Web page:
I started this play really hating Romeo.  Juliet's naivete was easier to forgive.  They are hopelessly impractical, young, dramatic, foolish.  I judged Romeo to be fickle and maybe even bipolar.  I hated the halting and poor reading the students gave the bard's lines.  The assignments seemed monotonous.  The 1968 movie version the class watched is often very dated in technique, the musical scoring etc.  Still, I will always love the theme song.  I found myself hating this play, this version and still loving it in spite of myself, in spite of everything.  

When the two silly children, impetuously take their own lives for the sake of love, a love that seems incomprehensible in its sudden onset and its passionate expression, practical me thinks, "What a stupid choice."
Yet, all the while, my heart understands what the play is trying to tell me.  I worry that I might not get through this scene without shedding tears in front of a class of wriggling teens, the same age as "fair Juliet."  These same aged teens see Romeo and Juliet's choice a rash and foolish one, yet many of them remain interested and transfixed by the story, by the teacher's explanations and her love of Shakespeare.  How can this be happening?

"Be obsequious, purple and clairvoyant" Romeo and Juliet.   The Dixie Chicks have got your back and so do I.  Life isn't lived in neat straight lines.  At least not for most of us.  It's messy, contradictory, full of changing moods, thoughts and beliefs.  We can and often do, hold two or more opposing things in our heads and almost always within our hearts.  We over act, over react as often as we fail to rise to the occasion or be true to ourselves, our causes, our beliefs.  Most of us have a few enemies, hopefully outweighed by our supporters, but not always.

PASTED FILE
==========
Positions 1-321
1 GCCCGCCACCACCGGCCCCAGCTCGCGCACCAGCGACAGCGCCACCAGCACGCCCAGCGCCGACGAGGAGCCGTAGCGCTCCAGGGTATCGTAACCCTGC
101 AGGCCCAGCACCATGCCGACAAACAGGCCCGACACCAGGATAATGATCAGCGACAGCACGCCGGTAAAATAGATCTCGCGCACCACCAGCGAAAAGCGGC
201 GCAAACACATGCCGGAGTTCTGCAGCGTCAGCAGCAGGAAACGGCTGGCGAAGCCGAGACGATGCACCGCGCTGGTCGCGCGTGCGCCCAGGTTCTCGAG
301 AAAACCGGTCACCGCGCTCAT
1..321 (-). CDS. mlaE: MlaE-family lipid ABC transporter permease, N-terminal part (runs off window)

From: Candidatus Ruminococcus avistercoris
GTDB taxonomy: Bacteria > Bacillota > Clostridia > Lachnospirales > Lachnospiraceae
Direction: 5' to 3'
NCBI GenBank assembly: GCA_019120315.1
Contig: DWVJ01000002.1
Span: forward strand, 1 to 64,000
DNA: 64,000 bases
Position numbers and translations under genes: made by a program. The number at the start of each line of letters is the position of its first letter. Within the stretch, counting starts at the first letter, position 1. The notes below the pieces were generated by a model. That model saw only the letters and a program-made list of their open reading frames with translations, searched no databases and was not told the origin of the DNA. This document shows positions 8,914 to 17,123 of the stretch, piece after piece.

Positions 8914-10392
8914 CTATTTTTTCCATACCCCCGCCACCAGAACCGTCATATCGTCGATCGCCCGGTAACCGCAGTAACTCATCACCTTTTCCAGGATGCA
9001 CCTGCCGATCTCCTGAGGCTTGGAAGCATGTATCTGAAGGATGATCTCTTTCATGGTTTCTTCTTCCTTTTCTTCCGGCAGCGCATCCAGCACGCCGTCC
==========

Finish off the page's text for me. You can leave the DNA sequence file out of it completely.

Some times when it looks like we don't have anything, we really have some thing. . . some thing we don't always see, feel or understand but some thing all the same.  In a whirlpool of Steve Martin, Romeo and Juliet and the Dixie Chicks, a picture emerges.   Each of them came into my day bearing gifts.  Not all these gifts are wrapped nicely or appreciated by me.  Often gifts such as these are wrapped in a flaming brown paper bag that no one wants to find on their door step.  Finding it makes me angry.  I curse fate.  I blame myself.  It takes me time to see that in having nothing, I still have some thing.  I have only to learn to see these flaming gifts with a new set of eyes and with an open heart.

Thank you day for bringing me "obsequious, purple and clairvoyant"  for Dixie Chicks and Romeo and Juliet.  You reminded me that I do have something found in between all of you.  You reminded me that life is not experienced with the head but with the heart.  You reminded me that I am a work in progress and some days are just harder than others.  You reminded me not to get too hung up on figuring things out, finding the answer, judging others.  You showed me a world found in nothing and that nothing can never really be.